…when an Imperial was automotive art
It’s not a Chrysler…it’s an Imperial
The Imperial by Chrysler was the company Flagship. It shared the same prestige parity with the Cadillac Fleetwood and Lincoln Continental. A Chrysler was a highly distinguished brand at one time. The Imperial epitomized the Chrysler Corporation as the most luxurious owner-driven model.
It was built as a stand-alone brand separate from Chrysler in 1955 until 1983. The Imperial name dates back to 1926 with the first generation built until 1954. The Imperial was available in Crown and LeBaron trim levels. The Imperial Crown convertible is among the grandest of all open tourers.
It was all about the “Car Wars” in the 1950s. Bigger was supposed to be better. Luxury automobiles had an eminence about them. Chrysler registered the Imperial in 1955 as a separate make. This was an attempt to compete directly with the luxury signatures from General Motors with the Cadillac Fleetwood and Ford Motor Company with the Continental. Ford registered the Continental in 1956 as a separate make offering the Continental MK II carrying a price tag of $10,000. And of course, “The Standard of the World” countered both with the ultra-luxurious Series 70 Eldorado Brougham in 1957 that had a price tag of $13,074 –
1956-1957 Continental MK II fought back
“The Standard of the World” countered with the fabulous 1957-1958 Cadillac Series 70 Eldorado Brougham (Fleetwood 7059X)
The 1964 Imperials were all-new inside and out. The Virgil Exner look was history. Its designer, Elwood Engel was talented with luxury automobiles and had experience doing so. The 1964 Imperial Crown convertible retained the poised dignity which was the hallmark of the brand. It competed with the Cadillac DeVille convertible and the eloquent four-door Lincoln Continental convertible. Elwood Engel was competing with himself…so to speak with the Lincoln Continental.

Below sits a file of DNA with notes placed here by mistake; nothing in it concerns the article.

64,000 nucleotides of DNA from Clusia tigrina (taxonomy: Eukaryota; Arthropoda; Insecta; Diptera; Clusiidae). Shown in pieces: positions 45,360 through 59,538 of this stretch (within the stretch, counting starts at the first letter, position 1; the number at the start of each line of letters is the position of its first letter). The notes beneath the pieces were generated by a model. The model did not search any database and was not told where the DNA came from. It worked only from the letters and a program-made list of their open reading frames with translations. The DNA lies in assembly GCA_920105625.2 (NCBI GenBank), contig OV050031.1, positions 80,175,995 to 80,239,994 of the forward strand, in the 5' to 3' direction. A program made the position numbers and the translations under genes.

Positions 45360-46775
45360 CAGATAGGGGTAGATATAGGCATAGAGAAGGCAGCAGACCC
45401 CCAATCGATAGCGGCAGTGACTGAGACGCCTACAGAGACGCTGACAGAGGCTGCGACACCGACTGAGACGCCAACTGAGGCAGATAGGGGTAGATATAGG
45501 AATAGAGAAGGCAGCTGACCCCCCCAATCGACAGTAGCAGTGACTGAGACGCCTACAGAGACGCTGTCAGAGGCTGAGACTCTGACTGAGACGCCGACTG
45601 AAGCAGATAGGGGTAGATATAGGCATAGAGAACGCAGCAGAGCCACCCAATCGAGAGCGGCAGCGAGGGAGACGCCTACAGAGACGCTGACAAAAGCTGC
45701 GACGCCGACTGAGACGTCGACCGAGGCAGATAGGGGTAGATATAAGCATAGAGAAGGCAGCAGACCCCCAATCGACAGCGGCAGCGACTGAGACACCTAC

It was his 1961 Continental redesign that not only saved the brand from extinction but also gave the Continental an identity which it lacked up to this point. His 1964 Imperial reeks Lincoln Continental. Engel left Ford in 1961 to join the Chrysler team. The 1964 Imperial Crown convertible is both dramatically different and remarkably responsive. It is one of the world’s most elegant luxury convertibles. An Imperial Crown is truly a unique experience…it’s a fortuitous adventure in automotive excellence –
Body style code #925 1964 Imperial Crown convertible had a base price of $6,003 and only 922 were built for the 1964 model year. The 1964 Imperials hit the showrooms on Friday October 4, 1963 as 1964 models. The Crown convertible is a heavy weight at 5,185 lbs. It is a very large front engine rear drive luxury convertible.
It rides upon a long 129″ wheelbase, has the luxury length of 227.8″ and is 80″ in width. The 1964 model year gave the Imperial the identity it so desperately needed. Virgil Exner’s “floating” head and taillamps were tasteful and unique when introduced…however; its design became dated and a fresh new approach was just what Elwood Engel envisioned while designing the 1964 Imperial.
The Imperial Crown convertible’s architecture really attracted attention with it being so long, low, and wide. The knife-blade fenders – an Elwood Engel specialty – span seamlessly from front to rear. The clean sweeping design and its restrained use of ornamentation is extremely tasteful. The rear end ensemble hints at the Continental but the squared-off spare tire design has a personality that is truly Imperial.
It is the canted positioning of the rear end design that is most captivating. The eagle motive placed in the center of the bumper and the unique shape of the deck lid made the design exclusively Imperial. The squared-off spare tire design is what “nailed” the look. Every line on the car flows in a smooth harmonious manner. The bold front end design is beautifully proportioned with an asymmetric style. The respect and admiration afforded this supreme achievement in motoring is astounding…
Classic simplicity is what makes the 1964 Imperial Crown convertible elegant. The sumptuous interior is befitting an automobile of such splendor. Executive aircraft type seats with center folding armrests are fitted to the front and rear.